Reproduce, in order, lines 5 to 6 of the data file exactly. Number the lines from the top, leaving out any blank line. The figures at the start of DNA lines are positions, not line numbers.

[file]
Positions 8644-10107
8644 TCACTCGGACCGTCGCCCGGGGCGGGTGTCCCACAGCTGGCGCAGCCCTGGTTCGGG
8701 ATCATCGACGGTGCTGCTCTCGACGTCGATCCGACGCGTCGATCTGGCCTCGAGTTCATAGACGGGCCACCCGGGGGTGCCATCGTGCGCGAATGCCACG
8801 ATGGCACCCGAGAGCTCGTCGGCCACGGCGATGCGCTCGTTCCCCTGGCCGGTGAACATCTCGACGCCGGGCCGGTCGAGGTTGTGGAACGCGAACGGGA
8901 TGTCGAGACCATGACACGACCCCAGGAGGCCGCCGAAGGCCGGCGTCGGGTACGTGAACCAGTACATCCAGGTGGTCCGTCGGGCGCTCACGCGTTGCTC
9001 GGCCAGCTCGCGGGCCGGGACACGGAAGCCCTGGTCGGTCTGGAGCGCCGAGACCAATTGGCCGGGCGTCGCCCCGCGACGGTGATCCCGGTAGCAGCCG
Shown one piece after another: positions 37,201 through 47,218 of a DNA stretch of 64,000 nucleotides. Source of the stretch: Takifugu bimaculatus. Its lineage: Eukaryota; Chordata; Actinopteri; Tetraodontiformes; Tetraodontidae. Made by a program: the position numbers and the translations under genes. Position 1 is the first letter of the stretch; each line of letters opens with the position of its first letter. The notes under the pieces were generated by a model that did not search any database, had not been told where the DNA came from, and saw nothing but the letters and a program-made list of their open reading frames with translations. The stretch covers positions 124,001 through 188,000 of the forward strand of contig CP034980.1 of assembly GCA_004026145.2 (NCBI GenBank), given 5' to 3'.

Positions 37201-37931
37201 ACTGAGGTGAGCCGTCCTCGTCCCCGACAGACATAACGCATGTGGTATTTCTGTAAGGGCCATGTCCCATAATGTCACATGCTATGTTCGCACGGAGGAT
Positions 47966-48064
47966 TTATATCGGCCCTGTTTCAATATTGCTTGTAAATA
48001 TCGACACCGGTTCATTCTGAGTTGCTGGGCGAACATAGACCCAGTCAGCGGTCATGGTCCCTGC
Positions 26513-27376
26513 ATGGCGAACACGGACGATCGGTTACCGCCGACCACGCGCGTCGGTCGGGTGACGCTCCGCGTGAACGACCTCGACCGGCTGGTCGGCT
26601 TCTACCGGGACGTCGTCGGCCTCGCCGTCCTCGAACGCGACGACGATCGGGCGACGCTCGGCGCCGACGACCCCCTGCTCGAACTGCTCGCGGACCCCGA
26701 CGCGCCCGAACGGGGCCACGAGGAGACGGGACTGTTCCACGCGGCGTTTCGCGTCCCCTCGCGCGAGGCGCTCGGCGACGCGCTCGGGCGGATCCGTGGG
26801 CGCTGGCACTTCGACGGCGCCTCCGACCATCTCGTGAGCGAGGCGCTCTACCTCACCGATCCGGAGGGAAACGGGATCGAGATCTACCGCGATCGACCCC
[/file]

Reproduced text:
8901 TGTCGAGACCATGACACGACCCCAGGAGGCCGCCGAAGGCCGGCGTCGGGTACGTGAACCAGTACATCCAGGTGGTCCGTCGGGCGCTCACGCGTTGCTC
9001 GGCCAGCTCGCGGGCCGGGACACGGAAGCCCTGGTCGGTCTGGAGCGCCGAGACCAATTGGCCGGGCGTCGCCCCGCGACGGTGATCCCGGTAGCAGCCG